Sadly for MacIsaac, her first TV show in the States didn't last very long, axed by the network after a single season. Co-creator and star Josh Gad (who played her imbecile brother, Skip) confirmed the news on Twitter, thanking MacIsaac and the rest of the cast for their efforts. "I'm such a fan of his," MacIsaac said of the Frozen voice actor. "I mean, he is so, so funny and such a nice, nice man."

She goes to school with Meg Griffin

The cancelation of 1600 Penn meant that MacIsaac would soon disappear from American TV. She continued to make short films and she got the odd TV gig back home (she played real-life detective Kate Warne in procedural western The Pinkertons)but south of the border she slipped out of the public eye. Unbeknownst to many Superbad fans, however, MacIsaac was still popping up on a long-running, hugely popular American comedy.

MacIsaac has provided the voice of Patty in Family Guy, a character previously played by Alexandra Breckenridge (American Horror Story) and Barclay DeVeau (Blood Ransom), since season 11 episode "Friends Without Benefits," which first aired in December 2012. "It's so much fun," she told AXS. "Because you just get to show up in your pajamas, make funny noises, and act like an idiot in a room by yourself." MacIsaac's most memorable (and most controversial) Family Guy episode to date was in 2016, when her character became involved with Brian, the Griffin family's womanizing dog.

Is she still close to her Superbad co-stars?

It's been over a decade since Superbad hit cineplexes, and most of the people who worked on the movie have gone on to bigger and better things. Do they still make time for MacIsaac now that they're all rich and famous? "I see Seth and Evan Goldberg too, who wrote it," she told She Said Media Said. "I don't see Jonah and Michael as much, but yeah, we sometimes run into one another. It was wonderful. They are all wonderful people and still dear friends of mine."

They might be dear to her, but it appears as though MacIsaac isn't particularly close to any of the Superbad boys today. When it comes to her female co-star, it's a different story. "Emma and I are still very close," the actress said, revealing that she and Emma Stone got a place together and were roommates for a few years after Superbad wrapped. "She's one of my very best friends so she and I really keep in contact."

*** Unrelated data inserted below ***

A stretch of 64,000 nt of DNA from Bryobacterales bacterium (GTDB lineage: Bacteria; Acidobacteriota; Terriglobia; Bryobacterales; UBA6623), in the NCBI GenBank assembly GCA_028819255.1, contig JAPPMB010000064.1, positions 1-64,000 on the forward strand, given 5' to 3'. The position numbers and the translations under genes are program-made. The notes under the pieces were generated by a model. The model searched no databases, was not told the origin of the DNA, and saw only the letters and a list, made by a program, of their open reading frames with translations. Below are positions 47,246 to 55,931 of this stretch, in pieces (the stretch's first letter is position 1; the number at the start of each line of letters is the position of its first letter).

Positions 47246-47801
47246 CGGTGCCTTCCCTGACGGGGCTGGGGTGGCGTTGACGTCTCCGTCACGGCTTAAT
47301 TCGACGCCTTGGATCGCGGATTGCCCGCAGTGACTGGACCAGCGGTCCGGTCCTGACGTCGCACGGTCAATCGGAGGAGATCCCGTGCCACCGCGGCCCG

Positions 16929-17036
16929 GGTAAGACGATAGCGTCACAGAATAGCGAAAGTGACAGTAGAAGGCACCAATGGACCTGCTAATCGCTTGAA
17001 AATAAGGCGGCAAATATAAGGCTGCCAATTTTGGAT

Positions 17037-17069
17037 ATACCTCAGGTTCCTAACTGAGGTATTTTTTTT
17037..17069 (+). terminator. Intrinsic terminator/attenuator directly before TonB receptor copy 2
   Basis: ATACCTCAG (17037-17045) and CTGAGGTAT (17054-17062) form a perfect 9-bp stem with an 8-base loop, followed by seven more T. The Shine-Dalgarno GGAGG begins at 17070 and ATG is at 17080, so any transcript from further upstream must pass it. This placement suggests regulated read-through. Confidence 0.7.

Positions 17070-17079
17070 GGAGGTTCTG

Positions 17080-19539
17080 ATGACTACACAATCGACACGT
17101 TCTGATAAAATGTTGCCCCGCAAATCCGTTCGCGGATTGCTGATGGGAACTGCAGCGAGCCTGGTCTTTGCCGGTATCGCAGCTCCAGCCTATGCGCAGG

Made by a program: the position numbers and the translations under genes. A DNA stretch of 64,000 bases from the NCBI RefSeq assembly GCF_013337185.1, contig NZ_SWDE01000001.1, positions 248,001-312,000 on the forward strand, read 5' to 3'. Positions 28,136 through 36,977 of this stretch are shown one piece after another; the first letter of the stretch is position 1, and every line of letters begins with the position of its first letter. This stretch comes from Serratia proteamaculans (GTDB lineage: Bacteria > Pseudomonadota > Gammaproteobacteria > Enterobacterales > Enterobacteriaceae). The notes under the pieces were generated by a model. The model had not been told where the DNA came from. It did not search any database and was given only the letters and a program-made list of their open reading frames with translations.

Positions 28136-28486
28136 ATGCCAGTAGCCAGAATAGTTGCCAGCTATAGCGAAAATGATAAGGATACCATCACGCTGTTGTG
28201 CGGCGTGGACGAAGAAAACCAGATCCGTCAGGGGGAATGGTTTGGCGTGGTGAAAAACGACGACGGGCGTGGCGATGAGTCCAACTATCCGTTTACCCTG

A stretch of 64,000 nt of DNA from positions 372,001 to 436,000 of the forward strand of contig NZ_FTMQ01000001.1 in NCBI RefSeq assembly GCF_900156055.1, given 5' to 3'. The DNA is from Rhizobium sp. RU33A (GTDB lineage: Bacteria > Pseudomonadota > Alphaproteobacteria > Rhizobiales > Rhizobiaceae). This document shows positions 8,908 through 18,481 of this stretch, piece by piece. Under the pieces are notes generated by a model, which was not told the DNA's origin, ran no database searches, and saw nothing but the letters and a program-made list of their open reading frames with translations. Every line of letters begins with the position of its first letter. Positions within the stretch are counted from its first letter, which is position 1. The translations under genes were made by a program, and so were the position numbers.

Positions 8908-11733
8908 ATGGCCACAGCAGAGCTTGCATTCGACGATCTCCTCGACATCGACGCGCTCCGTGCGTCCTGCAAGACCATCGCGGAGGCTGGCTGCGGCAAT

The idea of Jules and Becca bunking together for a time will likely put a smile on the faces of Superbad fans everywhere (sounds like a missed sequel opportunity to us), but the fact that they remain BFFs to this day goes to show just how deeply they bonded on set.

She helped Emma Stone celebrate her Oscar win

In 2012, MacIsaac presented her best friend with the first ever MTV Trailblazer Award, a title that Emma Stone has more than lived up to in the years since. She got her first nod from the Academy for her work in Best Picture winner Birdman (2014) and was named Best Actress for her on-point performance in hit musical La La Land (2016). Just like a best friend should be, MacIsaac has been right by Stone's side every step of the way.

She joined fellow actresses Ahna O'Reilly and Sugar Lyn Beard for a pre-Oscars get together in 2017, with all three sporting t-shirts in support of Stone's bid for Best Actress. MacIsaac helped her former roomie get ready for the star-studded ceremony and she was on hand to help her celebrate when Stone brought the gold statuette home, just as she had been the previous month when Stone triumphed at the Golden Globes. She isn't just an awards season friend, either.

A couple of months after the Oscar buzz had died down, Stone and MacIsaac went on a relaxing trip to Sonoma in northern California, a picturesque city located in the heart of a world renowned winemaking region. "The pair went to Sonoma with some other friends, and the pics are super adorable," Hello Giggles reported. "We love that these two are still friends."

She got married and divorced

MacIsaac married producer and director Torre Catalano in 2010, but sadly, their marriage came to an end five years later. In that time they worked together on a handful of projects, the first being a 2013 short named Seasick Sailor. "When I said, 'This is our first time working together,' a lot of people would say, 'Oh no! What is going to happen?' And that kind of freaked me out," Catalano told AXS. "I think that people's gut reaction is, 'Don't work with your family or with your wife.'"